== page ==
“Young people can always rely on their parents to put a roof over their head”.
This is a myth we must challenge in the lead up to the General Election. In England alone, an estimated 22,000 young people will face homelessness this Christmas. Unable to find anywhere to live, many will resort to sleeping on a friend’s sofa, a night bus or even the streets.
Two thirds of young people at Centrepoint are homeless due to family breakdown, many are care leavers, and some have been forced to leave home due to overcrowding. Government policy that ignores this reality is failing young people. When they have no one to turn to, the government has a clear responsibility to step up.
Young, homeless and forgotten by the benefits system
You would be forgiven for thinking that homeless young people have been forgotten by the benefits system. Particularly when it comes to Local Housing Allowance (LHA) rates, which decide how much housing benefit a person can claim to help find a home in the private rented sector.
Usually, if someone has spent more than three months in homelessness accommodation, it is accepted that they should receive a higher LHA rate to help find a safe place to live. However this is not the case for under-25s. Even if they are homeless, young people remain on the lowest Local Housing Allowance rate, leaving them unable to cover the cost of rent and with nowhere to go.
The expectation is that younger people are able to rent a cheap room in a shared house. However, in reality the options are simply not there - only 1 in 10 landlords report letting any shared accommodation at all. Aside from the lack of availability, sharing with strangers is not always suitable for vulnerable young people.
“I feel like if I move out of Centrepoint my situation won’t be stable”
This lack of affordable and suitable housing seriously affects young people like Aidan, who has lived at Centrepoint for three years: “I want to move on with my life, I’m ready to find my own place, but I can’t. I’ve thought about private renting, but because of my age I get less support and most properties don’t even accept benefit claimants. Some private landlords don’t want to let to young people either, because they have this stereotype that we’re trouble.”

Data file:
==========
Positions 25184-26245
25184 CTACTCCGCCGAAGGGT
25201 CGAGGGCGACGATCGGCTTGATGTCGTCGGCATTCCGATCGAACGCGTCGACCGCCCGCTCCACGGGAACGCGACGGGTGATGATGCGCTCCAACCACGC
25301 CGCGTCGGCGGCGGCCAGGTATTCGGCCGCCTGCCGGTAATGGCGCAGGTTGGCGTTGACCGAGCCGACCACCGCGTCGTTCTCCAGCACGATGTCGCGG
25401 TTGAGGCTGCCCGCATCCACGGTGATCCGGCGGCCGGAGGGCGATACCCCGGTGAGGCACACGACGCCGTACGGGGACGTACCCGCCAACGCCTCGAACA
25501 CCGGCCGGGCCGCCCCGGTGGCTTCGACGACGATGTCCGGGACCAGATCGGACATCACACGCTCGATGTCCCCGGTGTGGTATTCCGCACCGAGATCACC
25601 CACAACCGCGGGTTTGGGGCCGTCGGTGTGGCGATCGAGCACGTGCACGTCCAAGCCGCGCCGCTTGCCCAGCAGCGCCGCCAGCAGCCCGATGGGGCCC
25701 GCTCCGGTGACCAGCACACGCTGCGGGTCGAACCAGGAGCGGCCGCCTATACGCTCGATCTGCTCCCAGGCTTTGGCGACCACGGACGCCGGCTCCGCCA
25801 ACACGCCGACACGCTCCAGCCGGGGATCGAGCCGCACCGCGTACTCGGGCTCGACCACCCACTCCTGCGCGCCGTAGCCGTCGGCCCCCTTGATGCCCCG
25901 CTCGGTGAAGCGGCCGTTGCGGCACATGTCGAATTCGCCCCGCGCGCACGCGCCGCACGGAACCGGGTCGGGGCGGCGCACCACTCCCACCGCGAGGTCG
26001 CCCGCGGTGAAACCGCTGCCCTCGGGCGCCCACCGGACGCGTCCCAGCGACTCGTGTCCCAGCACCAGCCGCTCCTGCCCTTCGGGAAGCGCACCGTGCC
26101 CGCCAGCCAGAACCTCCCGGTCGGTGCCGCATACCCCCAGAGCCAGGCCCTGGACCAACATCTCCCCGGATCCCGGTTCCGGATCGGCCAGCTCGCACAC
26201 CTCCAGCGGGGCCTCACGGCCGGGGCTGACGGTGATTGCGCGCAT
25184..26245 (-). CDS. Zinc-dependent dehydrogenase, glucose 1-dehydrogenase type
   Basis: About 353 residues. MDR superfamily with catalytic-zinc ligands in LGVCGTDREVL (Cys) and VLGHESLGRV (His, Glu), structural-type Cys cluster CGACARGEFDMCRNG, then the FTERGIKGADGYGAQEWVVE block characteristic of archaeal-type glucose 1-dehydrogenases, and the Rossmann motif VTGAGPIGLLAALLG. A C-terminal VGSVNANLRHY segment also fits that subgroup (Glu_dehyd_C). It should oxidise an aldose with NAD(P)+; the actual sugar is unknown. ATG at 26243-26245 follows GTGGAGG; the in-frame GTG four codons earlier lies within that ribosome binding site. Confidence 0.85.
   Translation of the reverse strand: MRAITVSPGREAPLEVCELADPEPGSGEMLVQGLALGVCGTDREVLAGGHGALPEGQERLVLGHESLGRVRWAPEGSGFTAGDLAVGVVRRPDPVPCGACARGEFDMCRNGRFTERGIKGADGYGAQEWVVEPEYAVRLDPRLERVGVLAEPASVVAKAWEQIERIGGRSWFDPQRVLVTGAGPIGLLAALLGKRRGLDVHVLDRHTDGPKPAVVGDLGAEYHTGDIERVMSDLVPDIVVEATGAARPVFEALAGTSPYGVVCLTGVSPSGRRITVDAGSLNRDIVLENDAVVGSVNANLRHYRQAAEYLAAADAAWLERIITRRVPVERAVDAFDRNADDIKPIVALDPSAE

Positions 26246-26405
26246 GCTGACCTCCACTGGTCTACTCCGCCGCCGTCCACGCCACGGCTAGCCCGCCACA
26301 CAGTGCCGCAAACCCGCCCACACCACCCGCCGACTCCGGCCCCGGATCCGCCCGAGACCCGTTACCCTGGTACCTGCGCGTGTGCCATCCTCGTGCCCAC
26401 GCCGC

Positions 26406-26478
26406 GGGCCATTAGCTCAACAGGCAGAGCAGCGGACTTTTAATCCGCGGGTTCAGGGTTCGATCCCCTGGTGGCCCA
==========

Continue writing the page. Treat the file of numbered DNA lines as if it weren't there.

Despite the challenges he’s faced, Aidan is progressing in the film industry and recently worked freelance on the new Bond film. He is now ready to leave Centrepoint and live independently, but faces barriers: “I feel like if I move out of Centrepoint my situation won’t be stable and that’s what I need in my life, more stability. I don’t want to have to worry about finding a new place after a while and going through the whole process again.”
Aidan’s concerns were confirmed by private landlords - a third of whom said they would not consider letting their property to a young person moving on from homelessness. Their reason? The Local Housing Allowance rate is too low to cover the level of rent they wish to charge. This is no surprise, as research shows that in 94% of areas, private renting is unaffordable to people who need housing benefit.
In our society, we should all have a safe place to call home
As part of a coalition of charities, Centrepoint is calling on the next government to increase investment in welfare assistance to end homelessness. The welfare safety net is broken: while housing costs have risen, benefit rates have been frozen since 2016, making it increasingly difficult to find a route out of homelessness. This situation is only made worse for homeless young people who receive the lowest rate due to their age.
The next Government must act urgently to end youth homelessness
Young people must be given a fair chance to move on from homlessness, to close their own front door and look towards a brighter future. This is a matter of urgency: Centrepoint can only help more homeless young people, if we are able to find long-term homes for those currently living in our accommodation. All political parties must now commit to including homeless young people in the higher one bedroom Local Housing Allowance rate.
The last parliament saw 90 MPs from across party divides come together to show their support for a benefits system that treats homeless young people fairly. While this is a positive step, now is the time for action. To show your support for the Chance to Move On campaign, please sign our petition which will be presented to the next Government at 10 Downing Street.